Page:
Tuesday, December 4, 2007
STUCK IN THE DESERT
The Miami Herald
Photos by John Yearwood, Barbara Ciara and Bob Butler
DAROU FALL -- It’s often said that traveling in Africa can be unpredictable and richly rewarding. The fellows found that out first-hand on Day 4 of the reporting mission to Senegal.
The plan was to visit this farming community about two hours northeast of Dakar to talk with residents and experts about how sand blowing in from the nearby ocean as well as from the Sahara desert had severely disrupted the lives of farmers. Some were forced to stop farming after arable land was covered in sand.
A couple miles from the community, fellows transferred from their bus into four Toyota Land Cruisers, which were expected to have maximum maneuverability in the several feet of sand.
Problem was that it didn’t quite work out that way.
Within 10 minutes, the second vehicle in the convoy got stuck. As everyone piled out of their vehicles to see what was happening, Bob Butler joined local guides in pushing the vehicle out of the sand.
It didn’t take long for another vehicle to get stuck. And this one had a blowout. The tire was changed and off we went to finally see the damage the sand had done to the area.
Several aid agencies, including those from the United States and the United Nations, began a massive tree-planting effort in the mid-1970's to stem the advance of the sand. It’s a work in progress. Some of the farmers said they have been able to plant carrots, onions, potatoes and other crops since the work began.
President Abdoulaye Wade, in a meeting with fellows the day before, called it the Great Green Wall, which he would like to build from Senegal to Djibouti.
After interviewing farmers, their wives and children, fellows piled into the SUVs for the trip back. We didn’t get far. The same second vehicle got stuck again -- and blew out another tire.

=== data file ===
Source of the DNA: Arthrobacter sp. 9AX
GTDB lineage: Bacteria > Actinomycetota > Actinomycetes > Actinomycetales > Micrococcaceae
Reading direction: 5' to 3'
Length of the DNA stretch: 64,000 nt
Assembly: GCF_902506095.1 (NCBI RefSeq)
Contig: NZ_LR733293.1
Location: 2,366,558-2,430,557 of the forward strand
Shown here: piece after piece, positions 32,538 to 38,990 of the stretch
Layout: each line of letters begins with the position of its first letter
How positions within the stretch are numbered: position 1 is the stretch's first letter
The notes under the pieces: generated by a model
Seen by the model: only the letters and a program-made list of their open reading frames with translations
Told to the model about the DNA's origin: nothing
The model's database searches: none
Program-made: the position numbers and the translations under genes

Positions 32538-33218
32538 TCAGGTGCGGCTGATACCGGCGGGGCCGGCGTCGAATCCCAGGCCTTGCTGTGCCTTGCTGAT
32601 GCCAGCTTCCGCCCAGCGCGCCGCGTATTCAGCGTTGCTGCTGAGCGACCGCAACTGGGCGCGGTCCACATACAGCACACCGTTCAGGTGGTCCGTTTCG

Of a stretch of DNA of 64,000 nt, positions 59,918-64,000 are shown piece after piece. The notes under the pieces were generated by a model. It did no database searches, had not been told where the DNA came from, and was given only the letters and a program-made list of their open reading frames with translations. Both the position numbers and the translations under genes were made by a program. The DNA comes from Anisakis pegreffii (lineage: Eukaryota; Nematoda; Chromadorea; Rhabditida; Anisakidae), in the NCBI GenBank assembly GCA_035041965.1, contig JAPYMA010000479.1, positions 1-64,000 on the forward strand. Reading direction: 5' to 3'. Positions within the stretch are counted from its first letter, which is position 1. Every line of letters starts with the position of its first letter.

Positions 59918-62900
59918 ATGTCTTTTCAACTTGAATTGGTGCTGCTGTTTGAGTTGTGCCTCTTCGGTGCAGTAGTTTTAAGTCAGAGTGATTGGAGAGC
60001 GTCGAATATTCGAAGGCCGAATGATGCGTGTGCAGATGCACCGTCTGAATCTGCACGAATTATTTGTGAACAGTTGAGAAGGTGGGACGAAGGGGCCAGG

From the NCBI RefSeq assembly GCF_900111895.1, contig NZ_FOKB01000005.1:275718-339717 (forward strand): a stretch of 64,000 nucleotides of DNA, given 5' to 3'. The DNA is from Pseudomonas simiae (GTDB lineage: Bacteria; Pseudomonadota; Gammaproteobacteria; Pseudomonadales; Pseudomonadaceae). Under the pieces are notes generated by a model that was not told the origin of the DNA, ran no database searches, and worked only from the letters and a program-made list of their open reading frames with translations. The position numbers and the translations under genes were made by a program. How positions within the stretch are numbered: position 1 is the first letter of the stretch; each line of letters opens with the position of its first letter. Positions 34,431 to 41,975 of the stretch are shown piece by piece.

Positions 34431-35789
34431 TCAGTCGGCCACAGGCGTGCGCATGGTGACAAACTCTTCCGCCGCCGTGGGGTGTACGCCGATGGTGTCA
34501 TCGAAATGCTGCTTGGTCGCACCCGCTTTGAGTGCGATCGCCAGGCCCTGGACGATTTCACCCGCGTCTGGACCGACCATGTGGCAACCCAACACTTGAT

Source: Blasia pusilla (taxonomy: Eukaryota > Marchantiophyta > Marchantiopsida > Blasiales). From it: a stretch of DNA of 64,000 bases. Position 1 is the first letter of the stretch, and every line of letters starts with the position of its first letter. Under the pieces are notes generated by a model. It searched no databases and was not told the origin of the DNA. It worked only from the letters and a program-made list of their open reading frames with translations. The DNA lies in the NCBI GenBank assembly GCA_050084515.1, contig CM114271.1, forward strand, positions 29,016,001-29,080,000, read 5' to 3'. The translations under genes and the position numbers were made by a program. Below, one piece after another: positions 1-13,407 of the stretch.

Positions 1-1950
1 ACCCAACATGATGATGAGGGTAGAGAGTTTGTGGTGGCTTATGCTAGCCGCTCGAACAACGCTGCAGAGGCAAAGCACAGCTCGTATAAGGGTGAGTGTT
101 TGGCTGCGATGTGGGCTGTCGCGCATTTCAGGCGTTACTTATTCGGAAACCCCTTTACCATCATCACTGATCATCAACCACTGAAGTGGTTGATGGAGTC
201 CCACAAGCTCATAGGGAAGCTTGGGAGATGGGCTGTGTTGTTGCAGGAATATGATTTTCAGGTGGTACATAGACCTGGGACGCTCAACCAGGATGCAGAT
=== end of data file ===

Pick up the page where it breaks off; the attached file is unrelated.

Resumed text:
Some fellows had to abandon the vehicle and walk up a sand dune where others were waiting for them.
Half-hour later, the tire was replaced and we sped away by a more scenic route -- happy to leave the desert behind. We passed a horse-drawn taxi and I'll bet IT doesn't get stuck in the sand.
Ummm, I don’t know what to do here.
Djibril was excited on our way to the desert Tuesday because we had the chance to stop by environmental offices he figured would have nicer accommodations for a bathroom break.
So we stopped. It was the middle of town where women in colorful outfits hawked incredible watermelons stacked on the side of the road. Men in kiosks with awnings were selling smokes and such. A few cars and buses shared the road with several horse and buggy combinations.
I was the last off the van because I debated whether to go in, but I was curious and urgent, if you get my drift, so I went.
Men in camouflage warmly greeted Djibril and welcomed us into their compound, which was tucked inside this strip of commerce.
As I approached the building, I overheard Sister President Barbara utter an ever-so-richly toned “Oh” as she swung open a door.
I didn’t know why she gave a two-letter word such inflexion, but I was about to find out.
Since a line was forming, one guy eagerly invited me to alternative facilities around the corner. (I felt like I was getting the VIP treatment Ojinika commands from a great many African men we have encountered.)
I needed relief, so I was glad to cut the line.